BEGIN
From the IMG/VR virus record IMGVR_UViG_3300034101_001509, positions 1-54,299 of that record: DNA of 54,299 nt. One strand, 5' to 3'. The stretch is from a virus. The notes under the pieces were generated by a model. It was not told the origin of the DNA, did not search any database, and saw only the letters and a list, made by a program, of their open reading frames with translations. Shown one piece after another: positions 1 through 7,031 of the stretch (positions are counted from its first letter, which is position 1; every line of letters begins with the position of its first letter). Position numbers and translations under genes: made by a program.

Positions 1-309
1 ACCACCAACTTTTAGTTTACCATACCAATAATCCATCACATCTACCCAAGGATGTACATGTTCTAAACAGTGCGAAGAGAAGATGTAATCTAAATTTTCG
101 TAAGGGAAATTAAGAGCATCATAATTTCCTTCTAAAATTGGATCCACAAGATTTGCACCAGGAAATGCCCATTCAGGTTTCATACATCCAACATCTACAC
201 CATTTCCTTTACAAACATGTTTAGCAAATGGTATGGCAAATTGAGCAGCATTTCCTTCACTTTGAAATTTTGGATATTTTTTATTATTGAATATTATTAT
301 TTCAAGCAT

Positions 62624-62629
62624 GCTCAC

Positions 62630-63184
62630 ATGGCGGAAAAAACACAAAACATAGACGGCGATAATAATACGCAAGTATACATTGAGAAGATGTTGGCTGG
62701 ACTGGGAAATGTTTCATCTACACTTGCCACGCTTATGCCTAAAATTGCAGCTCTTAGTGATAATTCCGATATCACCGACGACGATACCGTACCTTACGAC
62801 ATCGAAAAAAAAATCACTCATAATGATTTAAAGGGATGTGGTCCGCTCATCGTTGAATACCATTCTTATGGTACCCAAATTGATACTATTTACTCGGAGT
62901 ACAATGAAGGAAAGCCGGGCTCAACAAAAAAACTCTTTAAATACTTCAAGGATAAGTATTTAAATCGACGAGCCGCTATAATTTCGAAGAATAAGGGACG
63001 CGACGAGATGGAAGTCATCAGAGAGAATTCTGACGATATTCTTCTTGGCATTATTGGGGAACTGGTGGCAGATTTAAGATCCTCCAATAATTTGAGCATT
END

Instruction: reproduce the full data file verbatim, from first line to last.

From the IMG/VR virus record IMGVR_UViG_3300034101_001509, positions 1-54,299 of that record: DNA of 54,299 nt. One strand, 5' to 3'. The stretch is from a virus. The notes under the pieces were generated by a model. It was not told the origin of the DNA, did not search any database, and saw only the letters and a list, made by a program, of their open reading frames with translations. Shown one piece after another: positions 1 through 7,031 of the stretch (positions are counted from its first letter, which is position 1; every line of letters begins with the position of its first letter). Position numbers and translations under genes: made by a program.

Positions 1-309
1 ACCACCAACTTTTAGTTTACCATACCAATAATCCATCACATCTACCCAAGGATGTACATGTTCTAAACAGTGCGAAGAGAAGATGTAATCTAAATTTTCG
101 TAAGGGAAATTAAGAGCATCATAATTTCCTTCTAAAATTGGATCCACAAGATTTGCACCAGGAAATGCCCATTCAGGTTTCATACATCCAACATCTACAC
201 CATTTCCTTTACAAACATGTTTAGCAAATGGTATGGCAAATTGAGCAGCATTTCCTTCACTTTGAAATTTTGGATATTTTTTATTATTGAATATTATTAT
301 TTCAAGCAT

Positions 62624-62629
62624 GCTCAC

Positions 62630-63184
62630 ATGGCGGAAAAAACACAAAACATAGACGGCGATAATAATACGCAAGTATACATTGAGAAGATGTTGGCTGG
62701 ACTGGGAAATGTTTCATCTACACTTGCCACGCTTATGCCTAAAATTGCAGCTCTTAGTGATAATTCCGATATCACCGACGACGATACCGTACCTTACGAC
62801 ATCGAAAAAAAAATCACTCATAATGATTTAAAGGGATGTGGTCCGCTCATCGTTGAATACCATTCTTATGGTACCCAAATTGATACTATTTACTCGGAGT
62901 ACAATGAAGGAAAGCCGGGCTCAACAAAAAAACTCTTTAAATACTTCAAGGATAAGTATTTAAATCGACGAGCCGCTATAATTTCGAAGAATAAGGGACG
63001 CGACGAGATGGAAGTCATCAGAGAGAATTCTGACGATATTCTTCTTGGCATTATTGGGGAACTGGTGGCAGATTTAAGATCCTCCAATAATTTGAGCATT